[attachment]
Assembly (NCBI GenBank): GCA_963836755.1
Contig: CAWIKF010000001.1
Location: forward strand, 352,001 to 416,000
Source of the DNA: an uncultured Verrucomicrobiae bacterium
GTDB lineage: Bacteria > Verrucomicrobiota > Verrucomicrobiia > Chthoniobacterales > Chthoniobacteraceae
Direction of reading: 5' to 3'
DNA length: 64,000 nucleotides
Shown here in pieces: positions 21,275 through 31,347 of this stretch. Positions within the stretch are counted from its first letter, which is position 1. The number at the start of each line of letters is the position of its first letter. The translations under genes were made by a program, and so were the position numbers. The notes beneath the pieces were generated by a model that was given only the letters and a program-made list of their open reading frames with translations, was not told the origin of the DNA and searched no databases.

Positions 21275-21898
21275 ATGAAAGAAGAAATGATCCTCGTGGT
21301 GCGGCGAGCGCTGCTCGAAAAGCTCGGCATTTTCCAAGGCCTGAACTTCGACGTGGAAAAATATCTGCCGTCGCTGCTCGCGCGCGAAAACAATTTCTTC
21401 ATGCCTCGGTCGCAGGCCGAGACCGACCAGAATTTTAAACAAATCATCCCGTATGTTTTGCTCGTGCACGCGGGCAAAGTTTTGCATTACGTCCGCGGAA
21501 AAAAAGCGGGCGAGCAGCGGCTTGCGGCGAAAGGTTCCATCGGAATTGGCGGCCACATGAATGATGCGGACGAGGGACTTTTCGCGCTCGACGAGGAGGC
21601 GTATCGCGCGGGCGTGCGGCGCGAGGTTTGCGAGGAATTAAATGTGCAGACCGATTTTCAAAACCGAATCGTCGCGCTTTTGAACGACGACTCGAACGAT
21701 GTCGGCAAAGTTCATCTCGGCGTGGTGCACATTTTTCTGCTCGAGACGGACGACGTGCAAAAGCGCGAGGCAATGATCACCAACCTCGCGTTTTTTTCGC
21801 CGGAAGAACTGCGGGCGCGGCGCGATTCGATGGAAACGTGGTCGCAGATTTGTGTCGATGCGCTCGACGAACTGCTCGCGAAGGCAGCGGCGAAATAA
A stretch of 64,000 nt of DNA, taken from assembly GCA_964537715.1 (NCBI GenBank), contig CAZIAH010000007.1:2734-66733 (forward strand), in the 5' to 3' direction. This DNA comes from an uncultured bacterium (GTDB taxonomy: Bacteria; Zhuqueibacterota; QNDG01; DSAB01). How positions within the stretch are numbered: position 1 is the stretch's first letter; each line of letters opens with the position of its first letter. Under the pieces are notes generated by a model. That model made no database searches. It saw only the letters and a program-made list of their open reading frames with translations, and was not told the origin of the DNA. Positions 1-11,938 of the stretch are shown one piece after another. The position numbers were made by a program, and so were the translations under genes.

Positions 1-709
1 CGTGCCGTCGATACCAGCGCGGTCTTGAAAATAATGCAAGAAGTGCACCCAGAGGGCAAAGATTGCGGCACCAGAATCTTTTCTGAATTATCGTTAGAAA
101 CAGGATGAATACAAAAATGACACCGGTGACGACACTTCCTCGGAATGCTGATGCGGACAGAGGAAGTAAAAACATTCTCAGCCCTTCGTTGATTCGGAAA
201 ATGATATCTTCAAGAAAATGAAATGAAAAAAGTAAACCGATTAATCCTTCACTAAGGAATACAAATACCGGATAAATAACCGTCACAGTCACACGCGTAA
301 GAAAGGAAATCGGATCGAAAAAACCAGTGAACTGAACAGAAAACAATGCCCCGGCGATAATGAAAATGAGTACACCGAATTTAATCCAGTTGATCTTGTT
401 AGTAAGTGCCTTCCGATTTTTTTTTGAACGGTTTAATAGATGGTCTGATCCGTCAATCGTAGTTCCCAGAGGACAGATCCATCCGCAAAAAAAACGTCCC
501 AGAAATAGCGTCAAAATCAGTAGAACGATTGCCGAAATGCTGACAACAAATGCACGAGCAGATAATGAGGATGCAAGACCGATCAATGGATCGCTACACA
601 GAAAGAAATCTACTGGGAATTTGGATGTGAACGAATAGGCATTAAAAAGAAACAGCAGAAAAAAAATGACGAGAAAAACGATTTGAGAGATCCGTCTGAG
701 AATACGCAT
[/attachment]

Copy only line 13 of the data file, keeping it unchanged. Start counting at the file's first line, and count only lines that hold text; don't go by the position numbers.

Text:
21501 AAAAAGCGGGCGAGCAGCGGCTTGCGGCGAAAGGTTCCATCGGAATTGGCGGCCACATGAATGATGCGGACGAGGGACTTTTCGCGCTCGACGAGGAGGC